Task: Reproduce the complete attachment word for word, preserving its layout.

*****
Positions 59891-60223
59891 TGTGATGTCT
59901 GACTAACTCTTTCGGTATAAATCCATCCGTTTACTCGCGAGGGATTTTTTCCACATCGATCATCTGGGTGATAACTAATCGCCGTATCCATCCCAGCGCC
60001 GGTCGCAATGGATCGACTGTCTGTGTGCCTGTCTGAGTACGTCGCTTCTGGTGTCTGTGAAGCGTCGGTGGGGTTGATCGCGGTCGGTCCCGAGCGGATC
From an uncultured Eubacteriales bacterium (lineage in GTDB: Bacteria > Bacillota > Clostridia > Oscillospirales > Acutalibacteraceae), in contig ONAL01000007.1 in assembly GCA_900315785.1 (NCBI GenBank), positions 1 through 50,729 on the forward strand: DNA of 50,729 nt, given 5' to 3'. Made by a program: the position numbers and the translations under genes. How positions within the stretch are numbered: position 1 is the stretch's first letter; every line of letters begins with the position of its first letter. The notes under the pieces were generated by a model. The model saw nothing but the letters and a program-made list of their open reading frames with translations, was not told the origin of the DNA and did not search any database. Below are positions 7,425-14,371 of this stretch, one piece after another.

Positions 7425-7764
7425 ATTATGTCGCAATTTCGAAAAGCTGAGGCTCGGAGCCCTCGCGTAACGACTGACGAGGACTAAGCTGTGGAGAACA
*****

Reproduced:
Positions 59891-60223
59891 TGTGATGTCT
59901 GACTAACTCTTTCGGTATAAATCCATCCGTTTACTCGCGAGGGATTTTTTCCACATCGATCATCTGGGTGATAACTAATCGCCGTATCCATCCCAGCGCC
60001 GGTCGCAATGGATCGACTGTCTGTGTGCCTGTCTGAGTACGTCGCTTCTGGTGTCTGTGAAGCGTCGGTGGGGTTGATCGCGGTCGGTCCCGAGCGGATC
From an uncultured Eubacteriales bacterium (lineage in GTDB: Bacteria > Bacillota > Clostridia > Oscillospirales > Acutalibacteraceae), in contig ONAL01000007.1 in assembly GCA_900315785.1 (NCBI GenBank), positions 1 through 50,729 on the forward strand: DNA of 50,729 nt, given 5' to 3'. Made by a program: the position numbers and the translations under genes. How positions within the stretch are numbered: position 1 is the stretch's first letter; every line of letters begins with the position of its first letter. The notes under the pieces were generated by a model. The model saw nothing but the letters and a program-made list of their open reading frames with translations, was not told the origin of the DNA and did not search any database. Below are positions 7,425-14,371 of this stretch, one piece after another.

Positions 7425-7764
7425 ATTATGTCGCAATTTCGAAAAGCTGAGGCTCGGAGCCCTCGCGTAACGACTGACGAGGACTAAGCTGTGGAGAACA